Opting to Stay: Does a Work-Time Control Intervention Reduce Turnover?
Erin Kelly, University of Minnesota
Rachelle Hill, University of Minnesota
Media and research evidence suggest that escalating and competing work and life demands push some employees to use turnover as a work-family strategy, opting out of even desirable jobs. Allocating employees greater control over their working time could reduce such turnover by reducing some of the time pressures and conflicts they experience. We investigate the turnover effects of a flexibility innovation (at Best Buy) aimed at realigning workplace culture from face time to measurable results regardless of time at the workplace. We drew on survey data (prior to ROWE- Results Only Workforce Initiative) from a sample of employees (N=788) along with institutional records of turnover over eight months. Multivariate Cox modeling shows the odds of turnover were lower for employees in the intervention, even net of work-family spillover, job satisfaction and other predictors. The ROWE effects are moderated by job tenure, family-to-work spillover, physical symptoms and prior assessments of job security.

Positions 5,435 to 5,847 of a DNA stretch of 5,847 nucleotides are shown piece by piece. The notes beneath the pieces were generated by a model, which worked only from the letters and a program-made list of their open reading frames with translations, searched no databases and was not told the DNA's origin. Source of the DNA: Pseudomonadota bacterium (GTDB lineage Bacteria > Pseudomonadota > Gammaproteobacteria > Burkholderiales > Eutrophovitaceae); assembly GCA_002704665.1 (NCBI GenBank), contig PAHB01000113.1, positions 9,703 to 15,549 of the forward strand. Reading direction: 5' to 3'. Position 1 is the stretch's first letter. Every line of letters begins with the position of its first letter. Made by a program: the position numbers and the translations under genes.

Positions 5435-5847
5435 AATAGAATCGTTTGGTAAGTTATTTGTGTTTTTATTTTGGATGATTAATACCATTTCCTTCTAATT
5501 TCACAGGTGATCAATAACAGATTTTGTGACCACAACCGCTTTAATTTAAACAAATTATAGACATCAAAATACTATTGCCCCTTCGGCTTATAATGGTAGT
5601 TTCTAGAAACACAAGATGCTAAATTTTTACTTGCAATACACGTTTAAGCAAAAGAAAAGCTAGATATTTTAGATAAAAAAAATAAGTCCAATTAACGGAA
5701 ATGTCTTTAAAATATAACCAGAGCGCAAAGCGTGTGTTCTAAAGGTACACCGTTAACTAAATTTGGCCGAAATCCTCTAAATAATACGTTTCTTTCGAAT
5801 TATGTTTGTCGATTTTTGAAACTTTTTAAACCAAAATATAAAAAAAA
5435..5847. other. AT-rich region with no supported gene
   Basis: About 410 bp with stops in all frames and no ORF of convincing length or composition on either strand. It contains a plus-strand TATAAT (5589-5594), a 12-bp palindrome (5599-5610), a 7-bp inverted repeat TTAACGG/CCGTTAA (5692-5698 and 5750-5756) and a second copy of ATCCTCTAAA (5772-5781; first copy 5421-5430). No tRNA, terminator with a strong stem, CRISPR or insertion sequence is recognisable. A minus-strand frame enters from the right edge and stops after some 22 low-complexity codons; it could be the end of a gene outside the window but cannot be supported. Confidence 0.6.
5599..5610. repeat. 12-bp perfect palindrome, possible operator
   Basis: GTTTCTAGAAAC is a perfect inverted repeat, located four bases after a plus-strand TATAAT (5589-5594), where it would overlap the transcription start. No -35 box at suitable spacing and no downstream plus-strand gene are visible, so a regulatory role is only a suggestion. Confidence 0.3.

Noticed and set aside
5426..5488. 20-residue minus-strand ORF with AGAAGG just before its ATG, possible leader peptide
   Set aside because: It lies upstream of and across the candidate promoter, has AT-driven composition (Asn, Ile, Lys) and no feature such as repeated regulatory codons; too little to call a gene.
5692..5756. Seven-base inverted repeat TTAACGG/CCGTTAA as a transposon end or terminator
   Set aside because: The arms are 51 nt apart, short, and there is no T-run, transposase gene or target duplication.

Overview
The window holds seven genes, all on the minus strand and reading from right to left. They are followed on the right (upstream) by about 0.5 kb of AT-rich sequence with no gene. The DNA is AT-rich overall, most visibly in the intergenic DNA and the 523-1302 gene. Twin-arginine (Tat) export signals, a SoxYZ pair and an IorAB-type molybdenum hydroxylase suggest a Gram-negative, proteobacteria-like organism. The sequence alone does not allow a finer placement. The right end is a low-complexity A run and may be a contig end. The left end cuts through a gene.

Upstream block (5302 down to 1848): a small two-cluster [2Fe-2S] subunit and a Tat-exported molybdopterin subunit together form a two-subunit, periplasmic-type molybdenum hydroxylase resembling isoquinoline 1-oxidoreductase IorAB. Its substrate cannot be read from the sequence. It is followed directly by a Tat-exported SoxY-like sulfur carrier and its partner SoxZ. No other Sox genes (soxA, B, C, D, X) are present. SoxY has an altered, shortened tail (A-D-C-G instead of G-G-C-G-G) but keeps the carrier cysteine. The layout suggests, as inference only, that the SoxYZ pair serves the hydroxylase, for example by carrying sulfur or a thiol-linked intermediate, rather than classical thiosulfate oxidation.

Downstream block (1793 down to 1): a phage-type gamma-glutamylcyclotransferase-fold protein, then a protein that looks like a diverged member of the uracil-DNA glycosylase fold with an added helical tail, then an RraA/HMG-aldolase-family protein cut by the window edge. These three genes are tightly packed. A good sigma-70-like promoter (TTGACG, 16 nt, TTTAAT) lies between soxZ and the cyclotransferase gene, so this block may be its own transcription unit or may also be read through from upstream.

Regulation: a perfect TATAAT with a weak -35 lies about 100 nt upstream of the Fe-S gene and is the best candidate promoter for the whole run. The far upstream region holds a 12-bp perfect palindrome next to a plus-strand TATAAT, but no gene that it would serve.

Presented in Session 62: Nonstandard Work Schedules